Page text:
Once the class is over, the real fun begins. It’s time to get yourselves showered again, and try to get a coveted spot on the bench. You’re going to get baby dried off and dressed first. If you have long hair, it’s a good idea to quickly squeeze out as much water as you can from your hair so it isn’t dripping all over your baby (this is pretty much the only time you get to use your towel). Once you’re not dripping water everywhere, dry off baby, attempt to remove the wet sticky swim suit, plastic pant, and swim diaper from baby. Dry them off again. Put on that nice fresh diaper, get them dressed, and (if you can) hang baby back up on the wall. Now you can use the last dry corner of your towel to dry yourself off and get dressed. Toss everything in the wet bag, and you’re done. Then pat yourself on the back because you just successfully took your baby swimming for the very first time. If you enrolled in a class, guess what? You get to this all over again next week!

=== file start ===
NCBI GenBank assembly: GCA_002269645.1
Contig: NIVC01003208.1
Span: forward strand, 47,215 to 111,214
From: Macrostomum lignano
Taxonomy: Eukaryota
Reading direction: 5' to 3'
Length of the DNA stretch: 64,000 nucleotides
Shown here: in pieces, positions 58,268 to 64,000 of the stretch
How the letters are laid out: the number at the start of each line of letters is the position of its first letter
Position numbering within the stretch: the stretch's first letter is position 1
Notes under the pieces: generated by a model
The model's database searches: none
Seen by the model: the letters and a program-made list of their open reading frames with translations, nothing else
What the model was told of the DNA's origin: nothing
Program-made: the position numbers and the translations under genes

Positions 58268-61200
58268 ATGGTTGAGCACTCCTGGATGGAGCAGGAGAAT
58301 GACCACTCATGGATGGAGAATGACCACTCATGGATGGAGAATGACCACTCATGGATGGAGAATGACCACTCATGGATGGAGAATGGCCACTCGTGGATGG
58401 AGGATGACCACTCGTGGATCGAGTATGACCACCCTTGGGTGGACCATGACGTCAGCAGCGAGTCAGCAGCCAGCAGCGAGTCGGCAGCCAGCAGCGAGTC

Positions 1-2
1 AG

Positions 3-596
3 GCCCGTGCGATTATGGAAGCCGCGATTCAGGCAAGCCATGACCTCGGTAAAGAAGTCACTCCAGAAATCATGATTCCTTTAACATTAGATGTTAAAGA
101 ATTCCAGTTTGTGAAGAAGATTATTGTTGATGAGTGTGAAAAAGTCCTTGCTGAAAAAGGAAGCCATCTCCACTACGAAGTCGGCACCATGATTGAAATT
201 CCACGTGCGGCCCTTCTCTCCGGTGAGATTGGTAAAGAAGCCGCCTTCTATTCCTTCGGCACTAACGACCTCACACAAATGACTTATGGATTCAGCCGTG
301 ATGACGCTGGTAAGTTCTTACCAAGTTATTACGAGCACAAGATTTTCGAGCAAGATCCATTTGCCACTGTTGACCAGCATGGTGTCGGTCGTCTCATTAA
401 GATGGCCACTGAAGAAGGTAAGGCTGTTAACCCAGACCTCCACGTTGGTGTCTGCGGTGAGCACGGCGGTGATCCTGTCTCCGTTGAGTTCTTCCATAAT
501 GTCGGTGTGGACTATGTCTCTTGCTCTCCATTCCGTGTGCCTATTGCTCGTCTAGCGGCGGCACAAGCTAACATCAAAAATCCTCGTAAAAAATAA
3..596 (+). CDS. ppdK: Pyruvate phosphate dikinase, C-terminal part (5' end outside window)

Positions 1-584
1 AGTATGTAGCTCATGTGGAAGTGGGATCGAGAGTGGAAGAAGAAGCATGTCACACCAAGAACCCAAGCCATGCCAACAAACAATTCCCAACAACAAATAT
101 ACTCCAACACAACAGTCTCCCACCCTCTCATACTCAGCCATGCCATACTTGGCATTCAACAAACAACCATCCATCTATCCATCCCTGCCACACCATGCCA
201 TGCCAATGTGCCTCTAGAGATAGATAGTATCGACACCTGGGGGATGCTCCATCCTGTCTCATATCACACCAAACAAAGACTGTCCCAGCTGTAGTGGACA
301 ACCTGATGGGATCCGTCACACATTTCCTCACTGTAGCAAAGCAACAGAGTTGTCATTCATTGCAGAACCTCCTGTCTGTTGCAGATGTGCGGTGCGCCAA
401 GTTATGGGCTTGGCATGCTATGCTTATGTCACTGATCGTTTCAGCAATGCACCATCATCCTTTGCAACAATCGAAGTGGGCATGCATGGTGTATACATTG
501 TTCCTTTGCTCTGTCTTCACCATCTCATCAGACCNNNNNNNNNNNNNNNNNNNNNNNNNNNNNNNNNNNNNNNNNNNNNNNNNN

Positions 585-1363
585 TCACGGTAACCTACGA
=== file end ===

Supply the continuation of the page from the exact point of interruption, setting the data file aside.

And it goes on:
Have you ever forgotten to bring something with you when you took your child swimming? How old was your baby the first time you took him or her swimming?